The challenge to find new approaches is one that has been addressed by this thesis but this has been done in the context of a wish to find evolutionary rather than revolutionary solutions. This avoids the trap of meeting every problem by reorganising to create the illusion of progress but in fact producing confusion, inefficiency and demoralisation.[18] In exploring the principal questions detailed earlier in this chapter, this thesis has proposed such innovations as the Area Tourism Initiative as part of the organisational restructuring of Chapter 10. This uses Dartmoor as the role model where such an agency is operating effectively. The further development of zoning is a theme in the findings of this thesis and this originates particularly from the published proposals of such organisations as the Federation of Nature and National Parks of Europe.[19] Such proposals evolve from the experience elsewhere rather than revolutionise practices in an indeterminate manner.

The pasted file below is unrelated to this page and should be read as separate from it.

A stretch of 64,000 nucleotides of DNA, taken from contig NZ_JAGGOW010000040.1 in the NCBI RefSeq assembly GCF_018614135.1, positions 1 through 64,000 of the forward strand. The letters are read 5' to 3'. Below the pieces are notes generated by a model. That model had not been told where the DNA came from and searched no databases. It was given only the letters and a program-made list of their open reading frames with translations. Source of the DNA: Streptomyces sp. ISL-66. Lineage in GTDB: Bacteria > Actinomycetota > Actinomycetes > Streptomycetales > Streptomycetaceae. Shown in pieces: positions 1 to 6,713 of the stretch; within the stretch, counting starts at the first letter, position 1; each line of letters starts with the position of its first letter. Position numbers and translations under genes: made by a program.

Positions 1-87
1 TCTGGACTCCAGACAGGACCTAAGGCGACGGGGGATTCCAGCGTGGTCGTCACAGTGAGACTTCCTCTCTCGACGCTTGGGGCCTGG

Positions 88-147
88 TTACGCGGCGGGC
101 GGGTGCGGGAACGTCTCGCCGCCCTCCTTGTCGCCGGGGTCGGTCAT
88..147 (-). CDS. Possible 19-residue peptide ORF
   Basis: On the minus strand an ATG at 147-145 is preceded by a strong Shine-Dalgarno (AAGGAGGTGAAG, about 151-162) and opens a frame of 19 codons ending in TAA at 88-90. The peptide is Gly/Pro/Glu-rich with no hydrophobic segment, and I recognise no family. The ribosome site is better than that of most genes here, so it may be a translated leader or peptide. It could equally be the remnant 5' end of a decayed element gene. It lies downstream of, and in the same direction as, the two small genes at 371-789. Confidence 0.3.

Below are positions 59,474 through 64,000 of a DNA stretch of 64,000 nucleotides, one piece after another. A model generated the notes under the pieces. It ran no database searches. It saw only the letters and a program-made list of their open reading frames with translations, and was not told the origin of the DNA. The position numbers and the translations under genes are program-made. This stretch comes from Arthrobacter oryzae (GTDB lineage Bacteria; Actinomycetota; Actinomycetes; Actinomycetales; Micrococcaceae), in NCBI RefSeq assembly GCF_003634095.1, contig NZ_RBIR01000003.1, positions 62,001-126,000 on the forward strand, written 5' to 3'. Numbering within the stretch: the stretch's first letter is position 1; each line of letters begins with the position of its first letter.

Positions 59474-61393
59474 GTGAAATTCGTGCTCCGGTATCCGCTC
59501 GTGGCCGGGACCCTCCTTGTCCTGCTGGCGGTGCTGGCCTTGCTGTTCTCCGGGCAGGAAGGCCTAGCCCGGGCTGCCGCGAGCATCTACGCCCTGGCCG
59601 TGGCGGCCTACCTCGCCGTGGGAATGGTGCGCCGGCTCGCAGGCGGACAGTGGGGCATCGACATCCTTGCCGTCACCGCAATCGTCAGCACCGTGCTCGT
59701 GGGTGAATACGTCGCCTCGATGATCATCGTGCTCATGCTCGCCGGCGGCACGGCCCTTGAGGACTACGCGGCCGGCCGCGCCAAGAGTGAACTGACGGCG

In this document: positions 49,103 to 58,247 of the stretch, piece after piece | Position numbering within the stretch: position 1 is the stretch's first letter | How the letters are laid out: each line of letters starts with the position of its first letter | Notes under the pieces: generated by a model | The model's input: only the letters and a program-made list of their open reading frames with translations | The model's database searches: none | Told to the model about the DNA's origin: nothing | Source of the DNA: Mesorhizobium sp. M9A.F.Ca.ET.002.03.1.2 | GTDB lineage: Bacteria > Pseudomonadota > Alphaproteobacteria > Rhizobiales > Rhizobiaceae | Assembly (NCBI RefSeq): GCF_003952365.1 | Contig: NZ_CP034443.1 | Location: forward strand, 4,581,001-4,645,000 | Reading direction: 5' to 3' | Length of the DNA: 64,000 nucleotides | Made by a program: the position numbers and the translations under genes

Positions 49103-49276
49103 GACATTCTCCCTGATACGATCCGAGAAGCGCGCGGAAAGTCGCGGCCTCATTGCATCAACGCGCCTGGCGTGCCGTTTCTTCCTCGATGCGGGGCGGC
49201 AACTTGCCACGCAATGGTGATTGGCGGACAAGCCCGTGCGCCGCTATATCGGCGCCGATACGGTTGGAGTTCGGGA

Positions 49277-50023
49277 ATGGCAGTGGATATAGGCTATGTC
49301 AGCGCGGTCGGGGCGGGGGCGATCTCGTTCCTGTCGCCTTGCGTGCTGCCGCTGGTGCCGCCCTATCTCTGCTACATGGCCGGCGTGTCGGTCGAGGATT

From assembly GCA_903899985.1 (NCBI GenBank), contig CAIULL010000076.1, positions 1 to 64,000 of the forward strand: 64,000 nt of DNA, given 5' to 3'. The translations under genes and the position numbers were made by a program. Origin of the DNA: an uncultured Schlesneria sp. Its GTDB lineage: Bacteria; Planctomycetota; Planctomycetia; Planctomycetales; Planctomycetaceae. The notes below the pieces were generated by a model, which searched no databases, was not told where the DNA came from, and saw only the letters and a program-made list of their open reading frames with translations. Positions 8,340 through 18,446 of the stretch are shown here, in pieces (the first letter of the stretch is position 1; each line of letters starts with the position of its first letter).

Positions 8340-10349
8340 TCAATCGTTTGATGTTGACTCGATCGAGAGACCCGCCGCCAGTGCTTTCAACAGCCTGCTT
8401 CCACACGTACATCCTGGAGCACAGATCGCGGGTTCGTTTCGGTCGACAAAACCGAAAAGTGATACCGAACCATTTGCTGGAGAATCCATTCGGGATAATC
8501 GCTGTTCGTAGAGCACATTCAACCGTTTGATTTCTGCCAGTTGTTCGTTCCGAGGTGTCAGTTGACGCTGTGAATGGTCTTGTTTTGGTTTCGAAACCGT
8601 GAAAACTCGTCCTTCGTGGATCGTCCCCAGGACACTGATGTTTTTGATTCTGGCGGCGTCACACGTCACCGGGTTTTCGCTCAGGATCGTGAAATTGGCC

Chapter 14 looks at how future reorganisation of Local Government, National Parks and AONBs may effect the Downland but rejects these as inadequate for the Downland's specific requirements in the future. Instead, the ideas of an inalienable land holding are seen as more appropriate. This theme is developed alongside the idea of extensive, secured public land ownership with a managing body, enabled in a similar manner to the Malvern Hills Conservators. A future role for the SDCB starts to emerge, possibly as a Conservators Board. The absence of commons necessitates the acquisition of such a land holding at an opportune time when agricultural use is declining. This could lead to the development of a new style of common on the Downland, under public ownership but with sympathetic agricultural usage based on the new commercial agricultural tenancy in tandem with free public access.[20] This chapter concludes with the view that a hybrid AONB status, with enhanced planning powers, is best suited to the Downland in future, given the strength of the associated proposals.